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As stated in my previous question, I am still trying to find the size of my flange nut on my seatpost. I need a new one because the old one was worned out. I bought a 3/8-16inch g/8 flange nut off of ebay and it was way too big for the bolt. I have reposted the pictures over here and hoped that someone can help me determine the flange nut size and where to buy it. Btw, due to covid19, I am trying to stay home so I hope to be provided with online help. Thanks to those who previously answered my question and I hope for more answers here. Any answers or comments with be appreciated. Thanks!
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  • Have you measured the bolt? And, since you have the new nut and the old bolt there, insert the bolt inside the nut and see if the threads match. Sep 24 '20 at 22:10
  • I would suggest to invest a little money into calipers (en.wikipedia.org/wiki/Calipers#Vernier_caliper). It's one of those bread-and-butter tools that will come in handy whenever you need a precise measurement. They can measure outer and inner widths/diameters, as well as depths of holes, and all with submillimeter precision. In the case of your nut, you would simply measure the outside diameter of the bolt, and there you've got the size of the nut you need to buy. Trying to measure the bolt with a lineal is rather tricky. Sep 25 '20 at 9:58
  • These days (@cmaster-reinstatemonica) digital calipers (aka digital Verniers, though that doesn't make sense) are cheap and much easier to use for the uninitiated. I have traditional Verniers here and like them, but use digital ones in work
    – Chris H
    Sep 25 '20 at 12:54
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    @ChrisH Depends on how much money you are prepared to spend. Any type of calipers will be better than a meterstick, though. And that's all I said. Sep 25 '20 at 13:25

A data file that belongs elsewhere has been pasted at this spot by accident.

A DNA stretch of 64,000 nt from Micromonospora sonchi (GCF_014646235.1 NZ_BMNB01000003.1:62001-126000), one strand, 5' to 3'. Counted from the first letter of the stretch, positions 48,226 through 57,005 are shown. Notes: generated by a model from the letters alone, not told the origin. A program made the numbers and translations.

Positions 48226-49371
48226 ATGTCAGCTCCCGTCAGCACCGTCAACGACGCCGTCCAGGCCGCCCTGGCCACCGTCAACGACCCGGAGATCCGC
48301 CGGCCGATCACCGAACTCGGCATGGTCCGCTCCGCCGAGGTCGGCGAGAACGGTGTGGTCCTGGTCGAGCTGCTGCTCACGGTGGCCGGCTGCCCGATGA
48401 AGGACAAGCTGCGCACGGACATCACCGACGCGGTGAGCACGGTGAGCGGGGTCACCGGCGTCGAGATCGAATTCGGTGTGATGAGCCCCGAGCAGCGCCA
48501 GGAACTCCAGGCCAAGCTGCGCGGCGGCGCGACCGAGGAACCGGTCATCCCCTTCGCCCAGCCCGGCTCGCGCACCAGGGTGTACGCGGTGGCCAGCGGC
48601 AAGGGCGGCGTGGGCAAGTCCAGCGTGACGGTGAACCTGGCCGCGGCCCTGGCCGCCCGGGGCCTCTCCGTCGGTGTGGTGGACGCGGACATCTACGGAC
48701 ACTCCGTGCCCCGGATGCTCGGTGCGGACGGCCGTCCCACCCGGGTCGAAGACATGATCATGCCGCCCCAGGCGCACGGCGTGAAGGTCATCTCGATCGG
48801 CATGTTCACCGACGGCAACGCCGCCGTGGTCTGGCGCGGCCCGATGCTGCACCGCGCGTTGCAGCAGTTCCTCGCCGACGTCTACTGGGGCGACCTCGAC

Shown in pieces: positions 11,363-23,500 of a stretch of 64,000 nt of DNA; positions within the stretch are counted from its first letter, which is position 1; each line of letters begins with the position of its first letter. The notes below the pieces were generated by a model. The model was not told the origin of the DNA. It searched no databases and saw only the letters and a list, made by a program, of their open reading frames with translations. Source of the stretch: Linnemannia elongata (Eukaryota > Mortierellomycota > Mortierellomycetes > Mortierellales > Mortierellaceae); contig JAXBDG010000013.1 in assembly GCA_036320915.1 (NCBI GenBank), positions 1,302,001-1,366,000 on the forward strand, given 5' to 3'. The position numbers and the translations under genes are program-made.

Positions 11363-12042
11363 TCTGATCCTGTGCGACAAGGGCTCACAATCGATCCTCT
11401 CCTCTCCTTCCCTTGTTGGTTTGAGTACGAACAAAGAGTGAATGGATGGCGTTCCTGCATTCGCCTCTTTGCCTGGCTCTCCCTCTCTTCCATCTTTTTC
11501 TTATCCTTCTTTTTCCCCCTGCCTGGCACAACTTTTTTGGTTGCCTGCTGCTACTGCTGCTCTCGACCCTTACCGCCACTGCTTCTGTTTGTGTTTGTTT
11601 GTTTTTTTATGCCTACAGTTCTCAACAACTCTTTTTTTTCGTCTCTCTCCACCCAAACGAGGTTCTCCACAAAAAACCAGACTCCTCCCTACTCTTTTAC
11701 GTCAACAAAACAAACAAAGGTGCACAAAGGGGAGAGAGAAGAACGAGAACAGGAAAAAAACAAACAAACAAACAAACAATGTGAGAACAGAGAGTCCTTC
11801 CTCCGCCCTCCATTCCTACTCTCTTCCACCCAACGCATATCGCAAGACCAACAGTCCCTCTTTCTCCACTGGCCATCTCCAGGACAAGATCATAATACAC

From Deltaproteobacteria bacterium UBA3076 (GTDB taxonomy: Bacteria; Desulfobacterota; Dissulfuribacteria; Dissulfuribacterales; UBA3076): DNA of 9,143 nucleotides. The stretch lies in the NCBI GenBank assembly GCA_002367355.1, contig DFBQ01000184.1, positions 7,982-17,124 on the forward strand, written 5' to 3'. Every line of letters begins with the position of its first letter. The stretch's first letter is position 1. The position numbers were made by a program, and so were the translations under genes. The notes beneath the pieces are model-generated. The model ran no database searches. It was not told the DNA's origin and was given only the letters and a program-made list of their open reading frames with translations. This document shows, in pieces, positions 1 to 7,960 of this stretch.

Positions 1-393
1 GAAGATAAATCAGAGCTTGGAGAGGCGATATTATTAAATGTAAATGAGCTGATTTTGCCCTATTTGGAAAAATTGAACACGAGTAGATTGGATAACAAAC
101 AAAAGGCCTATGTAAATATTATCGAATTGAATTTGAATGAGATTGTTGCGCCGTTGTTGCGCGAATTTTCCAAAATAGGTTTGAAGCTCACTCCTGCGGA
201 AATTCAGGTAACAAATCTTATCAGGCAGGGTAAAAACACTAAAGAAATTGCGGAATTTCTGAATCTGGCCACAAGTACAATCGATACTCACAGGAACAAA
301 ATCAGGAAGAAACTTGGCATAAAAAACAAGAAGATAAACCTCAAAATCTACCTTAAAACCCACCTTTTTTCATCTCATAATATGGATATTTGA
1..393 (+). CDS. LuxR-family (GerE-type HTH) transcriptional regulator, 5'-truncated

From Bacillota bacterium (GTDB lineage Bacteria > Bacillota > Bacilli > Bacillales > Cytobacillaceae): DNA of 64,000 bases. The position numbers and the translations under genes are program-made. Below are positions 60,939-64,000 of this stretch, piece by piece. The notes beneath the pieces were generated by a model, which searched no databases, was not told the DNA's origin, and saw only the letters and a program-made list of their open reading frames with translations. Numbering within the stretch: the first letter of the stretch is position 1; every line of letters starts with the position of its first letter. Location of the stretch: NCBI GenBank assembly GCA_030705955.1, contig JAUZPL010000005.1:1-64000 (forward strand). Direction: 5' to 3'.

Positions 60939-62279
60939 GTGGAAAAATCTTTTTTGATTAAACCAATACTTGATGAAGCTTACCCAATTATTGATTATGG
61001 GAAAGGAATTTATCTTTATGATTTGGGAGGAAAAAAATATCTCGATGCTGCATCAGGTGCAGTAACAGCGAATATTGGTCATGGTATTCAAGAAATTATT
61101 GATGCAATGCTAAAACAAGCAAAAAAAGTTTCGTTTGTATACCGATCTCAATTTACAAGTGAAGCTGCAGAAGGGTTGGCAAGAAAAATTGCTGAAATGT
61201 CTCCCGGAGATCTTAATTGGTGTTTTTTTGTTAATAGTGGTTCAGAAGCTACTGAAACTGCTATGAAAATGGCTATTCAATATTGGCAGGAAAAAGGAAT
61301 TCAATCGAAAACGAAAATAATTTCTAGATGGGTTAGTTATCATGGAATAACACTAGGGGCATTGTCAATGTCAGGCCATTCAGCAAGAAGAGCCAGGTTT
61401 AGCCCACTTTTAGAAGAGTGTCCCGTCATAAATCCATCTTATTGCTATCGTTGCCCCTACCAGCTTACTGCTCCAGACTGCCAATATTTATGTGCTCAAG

• might be easiest to just buy a new seatpost binder bolt and nut together, tbh. Sep 26 '20 at 1:27
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The thread pitch looks too coarse to be metric. Since a 3/8-16 (3/8 inch diameter with 16 threads per inch) was too large I would speculate its' a 5/16-18 (5/16 inch diameter with 18 threads per inch). The standard wrench used with this size nut is 1/2 inch. This is a common size on older American made bikes.

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Do you have access to a thread gauge and a more-accurate measurement tool like a vernier caliper or a micrometer? The "Caliper and pitch gauge" section of https://www.wikihow.com/Measure-Thread seems approachable.

Basically you measure the outside of the bolt's threads and aim for the nearest "standard" size.

Then use the thread gauge to line up the points with the valleys and read off how many Threads Per Inch (or TPI)

The nut's thread has to match the bolt's thread.


Note that the outside of the nut is not directly related to the thread specs. As long as it fits in any recess on your bike frame, then its okay.

Another option is to carefully hand-file the daggy bits off your original nut, and create six flats.

Finally, stop using an adjustable spanner on this. You should use a ring spanner, or change out the whole bolt to a QR instead.

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  • I can't even find a seatpost binder bolt at home to check sorry. Can try some other people's bikes at work next week though.
    – Criggie
    Sep 24 '20 at 22:39
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FWIW, I'm guessing your clamp looks like this, more or less:

enter image description here

Or is it like this:

enter image description here

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    I though OP was talking about a bolt for the pinch-clamp in the frame, to hold the seat-post in the seat tube. The pictured one has a square head on one side, whereas these ones have a square in the middle and a nut on either end.
    – Criggie
    Sep 26 '20 at 21:55
  • The second image is it! Sep 27 '20 at 12:41

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